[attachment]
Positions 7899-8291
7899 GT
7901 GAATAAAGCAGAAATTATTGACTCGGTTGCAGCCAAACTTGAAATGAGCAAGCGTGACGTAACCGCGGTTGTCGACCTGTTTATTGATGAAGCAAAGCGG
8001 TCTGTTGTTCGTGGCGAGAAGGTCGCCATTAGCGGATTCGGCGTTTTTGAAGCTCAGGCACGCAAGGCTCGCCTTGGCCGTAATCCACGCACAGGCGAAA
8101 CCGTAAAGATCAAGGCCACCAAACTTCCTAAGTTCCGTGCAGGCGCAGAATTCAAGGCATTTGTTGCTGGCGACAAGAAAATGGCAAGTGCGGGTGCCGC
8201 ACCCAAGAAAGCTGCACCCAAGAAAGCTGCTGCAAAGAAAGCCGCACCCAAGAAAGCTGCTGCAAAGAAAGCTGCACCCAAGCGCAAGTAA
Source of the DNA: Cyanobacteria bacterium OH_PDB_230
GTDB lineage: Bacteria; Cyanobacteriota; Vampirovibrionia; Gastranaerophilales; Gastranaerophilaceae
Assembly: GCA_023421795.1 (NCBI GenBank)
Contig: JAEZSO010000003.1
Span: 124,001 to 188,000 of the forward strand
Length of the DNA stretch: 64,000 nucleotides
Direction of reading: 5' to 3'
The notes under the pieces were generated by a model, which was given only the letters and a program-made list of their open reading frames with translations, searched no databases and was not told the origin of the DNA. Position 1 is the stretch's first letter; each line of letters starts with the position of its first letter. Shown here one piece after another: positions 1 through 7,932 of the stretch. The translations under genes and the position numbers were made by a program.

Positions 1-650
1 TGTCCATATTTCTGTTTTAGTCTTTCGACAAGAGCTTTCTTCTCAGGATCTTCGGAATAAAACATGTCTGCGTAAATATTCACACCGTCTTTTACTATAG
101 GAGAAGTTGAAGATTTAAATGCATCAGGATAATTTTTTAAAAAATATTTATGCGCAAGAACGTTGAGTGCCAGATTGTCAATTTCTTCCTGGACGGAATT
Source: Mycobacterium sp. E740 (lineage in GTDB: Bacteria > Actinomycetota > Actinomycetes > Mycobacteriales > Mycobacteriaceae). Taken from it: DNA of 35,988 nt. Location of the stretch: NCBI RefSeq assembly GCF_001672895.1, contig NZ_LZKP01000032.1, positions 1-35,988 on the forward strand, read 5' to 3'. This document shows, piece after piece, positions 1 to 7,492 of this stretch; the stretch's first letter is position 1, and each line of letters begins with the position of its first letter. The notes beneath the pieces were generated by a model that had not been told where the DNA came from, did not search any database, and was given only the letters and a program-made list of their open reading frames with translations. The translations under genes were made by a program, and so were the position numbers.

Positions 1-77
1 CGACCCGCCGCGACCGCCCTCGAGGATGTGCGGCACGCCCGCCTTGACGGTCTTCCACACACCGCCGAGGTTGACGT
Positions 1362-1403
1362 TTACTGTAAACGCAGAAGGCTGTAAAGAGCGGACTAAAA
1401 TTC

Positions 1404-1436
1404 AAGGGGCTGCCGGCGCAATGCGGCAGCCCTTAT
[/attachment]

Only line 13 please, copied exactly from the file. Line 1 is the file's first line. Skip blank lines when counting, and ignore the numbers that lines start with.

Direction of reading: 5' to 3'